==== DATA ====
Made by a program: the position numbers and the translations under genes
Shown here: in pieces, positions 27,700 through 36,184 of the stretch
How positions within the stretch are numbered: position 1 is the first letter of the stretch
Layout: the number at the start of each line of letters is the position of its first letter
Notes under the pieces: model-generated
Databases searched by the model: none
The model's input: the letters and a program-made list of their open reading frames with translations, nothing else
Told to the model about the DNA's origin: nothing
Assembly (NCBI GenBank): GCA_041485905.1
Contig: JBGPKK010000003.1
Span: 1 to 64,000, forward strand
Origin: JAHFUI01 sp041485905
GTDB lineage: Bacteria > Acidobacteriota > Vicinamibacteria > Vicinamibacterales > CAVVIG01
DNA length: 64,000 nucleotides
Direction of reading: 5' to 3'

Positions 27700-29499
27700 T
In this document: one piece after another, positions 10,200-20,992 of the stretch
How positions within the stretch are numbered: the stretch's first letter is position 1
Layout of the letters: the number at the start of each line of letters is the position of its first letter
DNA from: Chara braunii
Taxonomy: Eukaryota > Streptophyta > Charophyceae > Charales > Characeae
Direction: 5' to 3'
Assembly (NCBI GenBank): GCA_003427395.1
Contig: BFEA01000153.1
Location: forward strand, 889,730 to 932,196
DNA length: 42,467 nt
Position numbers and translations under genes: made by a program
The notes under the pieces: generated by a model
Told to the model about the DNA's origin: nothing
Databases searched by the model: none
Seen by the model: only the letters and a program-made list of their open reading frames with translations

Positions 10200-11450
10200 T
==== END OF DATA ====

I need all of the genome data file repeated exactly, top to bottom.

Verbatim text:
Made by a program: the position numbers and the translations under genes
Shown here: in pieces, positions 27,700 through 36,184 of the stretch
How positions within the stretch are numbered: position 1 is the first letter of the stretch
Layout: the number at the start of each line of letters is the position of its first letter
Notes under the pieces: model-generated
Databases searched by the model: none
The model's input: the letters and a program-made list of their open reading frames with translations, nothing else
Told to the model about the DNA's origin: nothing
Assembly (NCBI GenBank): GCA_041485905.1
Contig: JBGPKK010000003.1
Span: 1 to 64,000, forward strand
Origin: JAHFUI01 sp041485905
GTDB lineage: Bacteria > Acidobacteriota > Vicinamibacteria > Vicinamibacterales > CAVVIG01
DNA length: 64,000 nucleotides
Direction of reading: 5' to 3'

Positions 27700-29499
27700 T
In this document: one piece after another, positions 10,200-20,992 of the stretch
How positions within the stretch are numbered: the stretch's first letter is position 1
Layout of the letters: the number at the start of each line of letters is the position of its first letter
DNA from: Chara braunii
Taxonomy: Eukaryota > Streptophyta > Charophyceae > Charales > Characeae
Direction: 5' to 3'
Assembly (NCBI GenBank): GCA_003427395.1
Contig: BFEA01000153.1
Location: forward strand, 889,730 to 932,196
DNA length: 42,467 nt
Position numbers and translations under genes: made by a program
The notes under the pieces: generated by a model
Told to the model about the DNA's origin: nothing
Databases searched by the model: none
Seen by the model: only the letters and a program-made list of their open reading frames with translations

Positions 10200-11450
10200 T